Jason Hoeft works to jump start esports at UMSL
From an early age, Jason Hoeft had an interest in video games.
From watching his father play BurgerTime on the Mattel Intellivision to working at 14 to earn enough money for his first TV and Sega Genesis, gaming has been a lifelong passion for Hoeft.
Now Hoeft, manager of Emerging Technologies at University of Missouri System Office of eLearning, wants to create a space at the University of Missouri–St. Louis for fellow gamers. For the past two years, he has been laying the groundwork for an esports club where students can game together and share their own interests in video games.
Since the time of Sega Genesis and the Nintendo Entertainment System, video games have evolved from simple side scrolling adventures to beautifully rendered, immersive worlds. Their popularity has steadily increased, as well, saturating popular culture and leading to new subcultures, YouTube and Twitch channels dedicated to gaming and professional esports leagues.
In recent years, many high schools and colleges have responded to the ever-growing interest in gaming by starting esports clubs and teams.
“I personally started getting involved around late 2018,” he said. “That is when I started noticing more schools getting into esports. I saw it at Maryville University – everybody drops Maryville as a big example. I started noticing even high schools getting involved in esports.”
There have been several iterations of esports clubs at UMSL over the years, but none have stood the test of time. Hoeft is hoping to create something more permanent. He believes the club would enrich campus life and also play a role in attracting prospective students.
“At an admissions level, we’ll start seeing kids come in and say, ‘Well, where’s your esports team?’” he said.
Sensing an opportunity, Hoeft approached Jane Williams, UMSL chief information officer at the time, about the possibility of starting an esports club. He also asked about potentially exploring new technologies such as virtual reality, augmented reality, 3D printing and robotics down the road.
Williams agreed that it would be worth pursuing and encouraged Hoeft to start working on the project in late 2019. Around that time, the UM System absorbed Emerging Technologies, which had been housed at UMSL.
It was a pleasant change followed quickly by a shocking one.
“Then of course, 2020 hit,” he said referring to the COVID-19 pandemic. “I was still on campus working on esports until March. We started working from home and some things have been put on hold. I’ve been working behind the scenes, talking with students, sending information out and creating the UMSL esports Twitter account and running that.”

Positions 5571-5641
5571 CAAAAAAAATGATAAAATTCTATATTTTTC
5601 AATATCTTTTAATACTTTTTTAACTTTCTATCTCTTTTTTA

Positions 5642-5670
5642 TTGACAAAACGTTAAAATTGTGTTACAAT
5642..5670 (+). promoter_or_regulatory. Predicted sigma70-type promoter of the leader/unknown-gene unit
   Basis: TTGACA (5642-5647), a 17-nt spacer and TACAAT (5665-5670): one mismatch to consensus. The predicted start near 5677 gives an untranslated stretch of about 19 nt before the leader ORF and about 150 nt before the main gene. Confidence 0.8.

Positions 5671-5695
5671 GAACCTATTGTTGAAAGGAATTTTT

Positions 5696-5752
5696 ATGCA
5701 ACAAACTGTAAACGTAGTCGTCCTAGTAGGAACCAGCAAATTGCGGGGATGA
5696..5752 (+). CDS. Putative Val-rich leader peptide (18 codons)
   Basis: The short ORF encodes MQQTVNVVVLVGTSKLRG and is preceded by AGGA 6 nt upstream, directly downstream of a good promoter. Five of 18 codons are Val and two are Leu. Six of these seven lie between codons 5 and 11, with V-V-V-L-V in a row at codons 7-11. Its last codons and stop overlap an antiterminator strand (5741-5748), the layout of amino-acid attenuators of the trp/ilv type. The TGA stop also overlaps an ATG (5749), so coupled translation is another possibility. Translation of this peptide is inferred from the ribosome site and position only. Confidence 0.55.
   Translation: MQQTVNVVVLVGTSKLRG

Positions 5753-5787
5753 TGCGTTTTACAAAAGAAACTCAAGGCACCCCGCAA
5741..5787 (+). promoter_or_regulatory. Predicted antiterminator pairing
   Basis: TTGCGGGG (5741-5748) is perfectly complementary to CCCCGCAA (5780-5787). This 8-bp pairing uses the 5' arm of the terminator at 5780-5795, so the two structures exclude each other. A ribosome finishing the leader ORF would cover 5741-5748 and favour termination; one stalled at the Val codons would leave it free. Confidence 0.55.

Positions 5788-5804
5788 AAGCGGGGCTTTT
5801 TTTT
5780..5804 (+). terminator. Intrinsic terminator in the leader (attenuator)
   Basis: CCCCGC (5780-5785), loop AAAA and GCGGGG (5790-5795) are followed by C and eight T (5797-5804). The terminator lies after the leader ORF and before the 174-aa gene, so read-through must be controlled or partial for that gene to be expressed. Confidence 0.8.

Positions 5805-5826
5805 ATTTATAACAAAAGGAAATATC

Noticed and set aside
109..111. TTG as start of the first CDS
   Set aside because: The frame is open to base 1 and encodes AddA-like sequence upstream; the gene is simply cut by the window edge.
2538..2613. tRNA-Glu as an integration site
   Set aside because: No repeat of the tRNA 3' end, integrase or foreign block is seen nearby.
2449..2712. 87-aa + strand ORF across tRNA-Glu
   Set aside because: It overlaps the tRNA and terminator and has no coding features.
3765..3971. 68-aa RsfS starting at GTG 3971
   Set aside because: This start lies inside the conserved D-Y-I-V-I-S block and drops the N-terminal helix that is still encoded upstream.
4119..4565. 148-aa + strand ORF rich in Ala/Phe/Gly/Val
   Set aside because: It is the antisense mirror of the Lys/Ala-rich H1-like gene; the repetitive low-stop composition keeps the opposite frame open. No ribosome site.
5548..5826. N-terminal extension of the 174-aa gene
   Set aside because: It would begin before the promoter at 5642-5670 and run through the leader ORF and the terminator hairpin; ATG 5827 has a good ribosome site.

The idea for a survey came out of a discussion with Kevin Reape, general manager of Mizzou Esports at the University of Missouri–Columbia. The two talked about how Mizzou Esports started, and Reape wondered if there would be enough interest to make a club at UMSL sustainable. Hoeft put together a short survey to answer that question.
He was told that 50 responses would be considered a success.
“We actually got over 400 responses,” he said. “That was a defining moment where it was like, ‘OK there is interest.’ The students are looking for something like this, especially if they’re coming from high school where there are video game clubs and there are esports clubs. They’re coming to UMSL, and they’re looking for that experience, as well.”
While the survey was simple, it yielded a great deal of valuable information. Students showed a broad range of interests related to gaming. Some expressed a desire to play on a competitive team, while others had more casual interests and wanted to connect with peers. Still, others were interested in computer programming and had career aspirations for the video game industry.
Considering the responses, Hoeft said the goal is to start with a club and then gradually move toward a completely developed varsity esports team.
If UMSL is able to achieve the latter, Hoeft said the team would consider competing in a variety of multiplayer games such as: League of Legends, a battle arena game that balances action and strategy; Rocket League, a high-speed vehicular soccer game; Overwatch, a team-based first-person shooter set in a futuristic world; and Valorant, another team-based first-person shooter.
Ideally, UMSL would carve out a niche in one of the games like the successful collegiate teams at MU and Maryville, which have been torch bearers in the esports arena the past several years. Mizzou Esports has excelled at Rocket League and is competing in the Collegiate Rocket League National Championship this week.
It will likely be some time before UMSL is churning out professionals and winning championships, but Hoeft said it shows that the region is building a vibrant esports culture. For now, the next steps are to gather more information and establish a virtual venue where prospective members can meet.
Hoeft is working to create a second, in-depth survey for respondents of the first, which will identify what games they prefer. From there, the plan is to set up a Discord – a digital platform for creating communities where users communicate with voice calls, video calls, messages, media and files.
There are still some unknowns, but Hoeft is optimistic the club will start to take shape by the start of next school year.
“I’m hoping to bring something to the campus that isn’t just for a group of individuals that are diehard esports fans,” he said. “I’m wanting to bring something that’s a little broader. Something that esports fans will enjoy with that competition, but we’ll also be talking to and wanting to include individuals who are more into the casual games, whether it’s Animal Crossing or Pokémon GO.”
Short URL: https://blogs.umsl.edu/news/?p=87724